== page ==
See also

The complete source code of this example can be found in
`quantum_well.py`

Up to now, all examples had position-independent matrix-elements (and thus translational invariance along the wire, which was the origin of the conductance steps). Now, we consider the case of a position-dependent potential:

\[H = \frac{\hbar^2}{2 m} (\partial_x^2+\partial_y^2) + V(x, y)\]

The position-dependent potential enters in the onsite energies. One possibility would be to again set the onsite matrix elements of each lattice point individually (as in Transport through a quantum wire). However, changing the potential then implies the need to build up the system again.

Instead, we use a python *function* to define the onsite energies. We
define the potential profile of a quantum well as:

```
def make_system(a=1, t=1.0, W=10, L=30, L_well=10):
# Start with an empty tight-binding system and a single square lattice.
# `a` is the lattice constant (by default set to 1 for simplicity.
lat = kwant.lattice.square(a)
syst = kwant.Builder()
#### Define the scattering region. ####
# Potential profile
def potential(site, pot):
(x, y) = site.pos
if (L - L_well) / 2 < x < (L + L_well) / 2:
return pot
else:
return 0
```

This function takes two arguments: the first of type `Site`

,
from which you can get the real-space coordinates using `site.pos`

, and the
value of the potential as the second. Note that in *potential* we can access
variables of the surrounding function: *L* and *L_well* are taken from the
namespace of *make_system*.

Kwant now allows us to pass a function as a value to
`Builder`

:

```
def onsite(site, pot):
return 4 * t + potential(site, pot)
syst[(lat(x, y) for x in range(L) for y in range(W))] = onsite
syst[lat.neighbors()] = -t
```

For each lattice point, the corresponding site is then passed as the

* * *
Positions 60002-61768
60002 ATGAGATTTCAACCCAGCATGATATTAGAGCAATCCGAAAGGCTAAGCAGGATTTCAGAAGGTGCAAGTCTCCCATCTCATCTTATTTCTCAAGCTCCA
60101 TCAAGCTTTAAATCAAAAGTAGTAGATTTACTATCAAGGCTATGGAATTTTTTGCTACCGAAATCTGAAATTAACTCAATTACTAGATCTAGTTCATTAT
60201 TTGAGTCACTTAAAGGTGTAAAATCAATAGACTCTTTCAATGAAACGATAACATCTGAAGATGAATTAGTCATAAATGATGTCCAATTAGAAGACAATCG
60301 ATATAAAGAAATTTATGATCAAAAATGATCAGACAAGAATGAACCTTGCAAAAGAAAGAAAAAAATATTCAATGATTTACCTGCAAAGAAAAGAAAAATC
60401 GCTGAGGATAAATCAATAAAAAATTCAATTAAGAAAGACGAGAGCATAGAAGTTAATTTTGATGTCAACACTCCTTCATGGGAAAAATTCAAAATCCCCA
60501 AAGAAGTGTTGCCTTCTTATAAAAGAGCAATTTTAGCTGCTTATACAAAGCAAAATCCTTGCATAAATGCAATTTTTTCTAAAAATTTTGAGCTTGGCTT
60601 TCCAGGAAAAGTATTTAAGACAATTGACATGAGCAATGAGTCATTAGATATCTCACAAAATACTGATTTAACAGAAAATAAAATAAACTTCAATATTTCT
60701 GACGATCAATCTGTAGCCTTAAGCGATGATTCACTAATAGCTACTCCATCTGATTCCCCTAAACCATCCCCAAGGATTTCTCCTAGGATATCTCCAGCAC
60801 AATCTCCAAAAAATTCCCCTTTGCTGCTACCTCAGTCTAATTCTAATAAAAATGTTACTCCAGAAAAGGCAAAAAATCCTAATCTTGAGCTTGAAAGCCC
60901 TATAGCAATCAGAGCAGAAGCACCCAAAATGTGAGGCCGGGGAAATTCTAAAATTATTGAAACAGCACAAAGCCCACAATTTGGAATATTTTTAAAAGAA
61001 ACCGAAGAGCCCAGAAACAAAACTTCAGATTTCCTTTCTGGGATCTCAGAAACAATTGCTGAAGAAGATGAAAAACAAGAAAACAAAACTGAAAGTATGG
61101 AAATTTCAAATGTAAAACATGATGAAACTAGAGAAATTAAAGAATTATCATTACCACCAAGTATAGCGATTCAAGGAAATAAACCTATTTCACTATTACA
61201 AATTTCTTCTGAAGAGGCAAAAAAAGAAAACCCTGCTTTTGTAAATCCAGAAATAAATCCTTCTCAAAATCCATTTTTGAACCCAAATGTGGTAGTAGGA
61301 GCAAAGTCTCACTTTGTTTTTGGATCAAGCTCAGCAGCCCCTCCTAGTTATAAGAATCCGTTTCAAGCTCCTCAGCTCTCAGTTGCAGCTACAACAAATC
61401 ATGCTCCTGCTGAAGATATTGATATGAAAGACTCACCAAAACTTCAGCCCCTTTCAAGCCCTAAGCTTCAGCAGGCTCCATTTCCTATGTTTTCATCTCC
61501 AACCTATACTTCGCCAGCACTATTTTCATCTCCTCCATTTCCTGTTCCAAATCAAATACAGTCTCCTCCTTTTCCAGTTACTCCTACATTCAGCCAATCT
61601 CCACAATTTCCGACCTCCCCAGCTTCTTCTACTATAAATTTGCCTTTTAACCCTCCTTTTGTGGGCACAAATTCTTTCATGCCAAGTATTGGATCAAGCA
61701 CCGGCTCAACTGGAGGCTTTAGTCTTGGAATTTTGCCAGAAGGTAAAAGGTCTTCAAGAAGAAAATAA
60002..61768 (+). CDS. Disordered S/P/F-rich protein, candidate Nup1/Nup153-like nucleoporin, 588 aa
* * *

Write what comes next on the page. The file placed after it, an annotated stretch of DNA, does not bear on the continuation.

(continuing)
first argument to the function *onsite*. The values of any additional
parameters, which can be used to alter the Hamiltonian matrix elements
at a later stage, are specified later during the call to *smatrix*.
Note that we had to define *onsite*, as it is
not possible to mix values and functions as in ```
syst[...] = 4 * t +
potential
```

.

For the leads, we just use constant values as before. If we passed a function also for the leads (which is perfectly allowed), this function would need to be compatible with the translational symmetry of the lead – this should be kept in mind.

Finally, we compute the transmission probability:

```
# Compute conductance
data = []
for welldepth in welldepths:
smatrix = kwant.smatrix(syst, energy, params=dict(pot=-welldepth))
data.append(smatrix.transmission(1, 0))
pyplot.figure()
pyplot.plot(welldepths, data)
pyplot.xlabel("well depth [t]")
pyplot.ylabel("conductance [e^2/h]")
pyplot.show()
```

`kwant.smatrix`

allows us to specify a dictionary, *params*, that contains
the additional arguments required by the Hamiltonian matrix elements.
In this example we are able to solve the system for different depths
of the potential well by passing the potential value (remember above
we defined our *onsite* function that takes a parameter named *pot*).
We obtain the result:

Starting from no potential (well depth = 0), we observe the typical oscillatory transmission behavior through resonances in the quantum well.

Warning

If functions are used to set values inside a lead, then they must satisfy the same symmetry as the lead does. There is (currently) no check and wrong results will be the consequence of a misbehaving function.

Technical details

See also

The complete source code of this example can be found in
`ab_ring.py`

Up to now, we only dealt with simple wire geometries. Now we turn to the case of a more complex geometry, namely transport through a quantum ring that is pierced by a magnetic flux \(\Phi\):

For a flux line, it is possible to choose a gauge such that a charged particle acquires a phase \(e\Phi/h\) whenever it crosses the branch cut originating from the flux line (branch cut shown as red dashed line) [1]. There are more symmetric gauges, but this one is most convenient to implement numerically.

Defining such a complex structure adding individual lattice sites
is possible, but cumbersome. Fortunately, there is a more convenient solution:
First, define a boolean function defining the desired shape, i.e. a function
that returns `True`

whenever a point is inside the shape, and
`False`

otherwise:

```
def make_system(a=1, t=1.0, W=10, r1=10, r2=20):
# Start with an empty tight-binding system and a single square lattice.
# `a` is the lattice constant (by default set to 1 for simplicity).
lat = kwant.lattice.square(a)
syst = kwant.Builder()
#### Define the scattering region. ####
# Now, we aim for a more complex shape, namely a ring (or annulus)
def ring(pos):
(x, y) = pos
rsq = x ** 2 + y ** 2
return (r1 ** 2 < rsq < r2 ** 2)